4. Lasagna

    WAP and iPhone

    Actually, I would encourage the powers that be to create a mobile device friendly version of the website in general. They already can tell if you're coming from a Windows Mobile, Blackberry, or Iphone ... I think it would be a simple leap to present an alternate site view that would be mobile friendly (bigger buttons/links, less heavy on the images, etc.). Would love to see that as it's a royal pain to try to navigate the full site from a browser in the field on a mobile device presently.
  5. For the latter case of a cache with many DNF's and an owner who appears to be no longer active, I usually drop a note to my local friendly reviewer.. They will then usually disable (not archive) the cache and post a reviewer note asking the owner to check on his cache or respond to respond to them with some form of acknowledgement that all is OK and place the cache on a watchlist. If the owner doesn't respond in about 4-5 weeks, the reviewer will then usually archive the cache to keep an missing and abandon cache from continuing to block future placements, etc.
  6. Yah ... that puzzle is pretty easy. A slight twist on a common method -- actually the opposite almost. Really, it's a matter of being able to think outside the box, look for subtle clues in the writeup and/or title of the cache, and then trying a few ideas -- knowing you goal is usually to come up with something resembling coordinates.
  7. You can't post non-standard font sets into an HTML page and get consistent results. The easiest way to do this, as mentioned above, is to post the symbol sequence as an image file in the writeup. One way: Use your favorite method for capturing a bitmap of your screen (shift print screen on xp) and then paste that into the paint program. You can trim down the image from there.
  8. That was there and they recently removed it.
  9. I just tried posting a back-dated "found it" and it worked just fine.
  10. I like cookie cutters -- for cookies! Not so much for caches. The other issue I see with a "group" logging is I don't want someone else to be able to "log" a found-it note on my behalf. Only I can determine which caches I want to log as found or not found. When I cache with a partner or in a group, we frequently play off one another's logs. If one of us tells all that's to be told, then maybe the other person will log a "yeah ... what he said" log, but usually there's always something to add. When on a cache run, I use split log technique -- the first paragraph of my log is a "cookie cutter" cut/paste (... on a cache run with so and so, #x of y, etc.) and then followed by a second unique paragraph citing what I found interesting about this particular cache or hunt (unless of course it was a lame LPC or something in which case you might just get a TFTC).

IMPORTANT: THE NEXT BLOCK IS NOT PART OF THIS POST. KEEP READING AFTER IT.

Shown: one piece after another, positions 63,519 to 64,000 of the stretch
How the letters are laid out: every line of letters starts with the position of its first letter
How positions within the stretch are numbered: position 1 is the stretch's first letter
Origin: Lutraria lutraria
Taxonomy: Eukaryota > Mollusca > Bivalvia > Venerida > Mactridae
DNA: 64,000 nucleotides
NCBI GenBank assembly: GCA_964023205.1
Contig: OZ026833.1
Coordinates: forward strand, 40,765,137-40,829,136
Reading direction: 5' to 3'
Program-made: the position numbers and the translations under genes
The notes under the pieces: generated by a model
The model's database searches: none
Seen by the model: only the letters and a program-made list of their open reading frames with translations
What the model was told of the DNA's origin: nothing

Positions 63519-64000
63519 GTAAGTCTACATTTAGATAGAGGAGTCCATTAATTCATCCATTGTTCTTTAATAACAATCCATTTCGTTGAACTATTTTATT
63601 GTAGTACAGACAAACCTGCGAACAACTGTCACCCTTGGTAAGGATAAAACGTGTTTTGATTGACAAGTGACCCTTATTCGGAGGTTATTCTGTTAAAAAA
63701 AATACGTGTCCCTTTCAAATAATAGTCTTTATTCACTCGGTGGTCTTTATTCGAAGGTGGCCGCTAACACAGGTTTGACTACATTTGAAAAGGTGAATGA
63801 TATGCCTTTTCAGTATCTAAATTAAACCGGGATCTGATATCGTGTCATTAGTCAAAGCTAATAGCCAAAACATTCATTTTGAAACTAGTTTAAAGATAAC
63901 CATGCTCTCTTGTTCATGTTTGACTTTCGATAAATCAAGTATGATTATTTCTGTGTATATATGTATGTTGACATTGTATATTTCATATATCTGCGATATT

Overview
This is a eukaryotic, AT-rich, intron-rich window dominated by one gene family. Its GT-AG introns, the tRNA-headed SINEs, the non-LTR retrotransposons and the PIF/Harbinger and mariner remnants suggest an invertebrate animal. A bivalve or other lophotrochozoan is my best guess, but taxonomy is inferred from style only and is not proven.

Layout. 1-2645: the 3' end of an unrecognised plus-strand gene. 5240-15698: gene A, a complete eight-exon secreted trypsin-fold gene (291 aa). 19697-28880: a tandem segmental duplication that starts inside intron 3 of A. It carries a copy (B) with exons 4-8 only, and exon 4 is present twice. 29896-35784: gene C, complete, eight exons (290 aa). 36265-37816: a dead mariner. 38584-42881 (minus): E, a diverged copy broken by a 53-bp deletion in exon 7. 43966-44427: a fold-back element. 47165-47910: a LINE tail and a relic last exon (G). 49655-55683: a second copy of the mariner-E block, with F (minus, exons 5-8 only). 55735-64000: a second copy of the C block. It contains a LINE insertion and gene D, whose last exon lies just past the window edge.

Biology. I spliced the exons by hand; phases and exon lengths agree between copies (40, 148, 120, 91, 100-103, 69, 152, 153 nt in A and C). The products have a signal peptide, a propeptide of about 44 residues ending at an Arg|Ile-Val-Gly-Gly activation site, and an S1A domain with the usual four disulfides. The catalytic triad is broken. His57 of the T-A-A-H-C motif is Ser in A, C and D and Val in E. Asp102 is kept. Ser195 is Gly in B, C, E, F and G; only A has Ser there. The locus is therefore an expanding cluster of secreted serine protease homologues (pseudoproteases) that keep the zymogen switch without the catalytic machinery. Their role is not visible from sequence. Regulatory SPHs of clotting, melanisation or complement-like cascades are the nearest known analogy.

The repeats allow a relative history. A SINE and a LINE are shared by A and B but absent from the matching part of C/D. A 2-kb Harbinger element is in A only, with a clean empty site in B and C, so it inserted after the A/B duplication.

11. I have an iPhone 3G and I don't see me putting away my 60Csx when I go caching and using just the phone. With that said however, I also have a Blackberry Curve 8310 (w/GPS) and have found the GeoNavigator software from Trimble quite useful -- this uses the location information from the GPS to allow me to quickly pull up caches in my immediate vicinity direct from GC. I can read the writeup in a nice handheld friendly format, see map and topo pulls, read logs, and can even use the Blackberry as a GPSr device if I happen to be on an unplanned cache stop and for some reason (that I can't imagine at the moment) don't have my 60Csx with me. I can also log when I've found a cache -- which is handy for keeping the order of the finds -- so that appear automtically in the right order when I get to logging them online on GC. The only thing it doesn't do is allow for doing the same thing using an offline GPX file. While many times I'm within cell data range, there are times -- particularly when hiking -- that I can't get a signal and thus can't use the application to pull up a writeup (say to read the hint). If it added this feature, you'd have the best of both worlds and it would be a killer caching app. Yes, it's a subscription service above and beyond GC's premium member fees -- a little steep -- but a really nice to have feature. I could see allowing perhaps offline GPX use for free (or perhaps for the cost of a one year subscription after which you can keep the app for offline use only for free) and then having the subscription for the online mode. We need this app or one similar for the iPhone as well. Barring that, a nice offline GPX reader (I hear Mobipocket will be available before the end of the year which will let me at least use the mobi.gsk macro in GSAK to gen a usable offline database) that perhaps used the GPS locator service to suggest/index which caches you might want to see would be nice. I looked a geopher -- can't say it hits the mark for what I'm looking for in a good caching app. For now, I'm sticking with my Blackberry when caching and my iphone when I'm not and just have to deal with flipping the sim card (actually haven't check to see if that will work yet). Eventually hopefully the two functions will merge and I can carry just the iphone.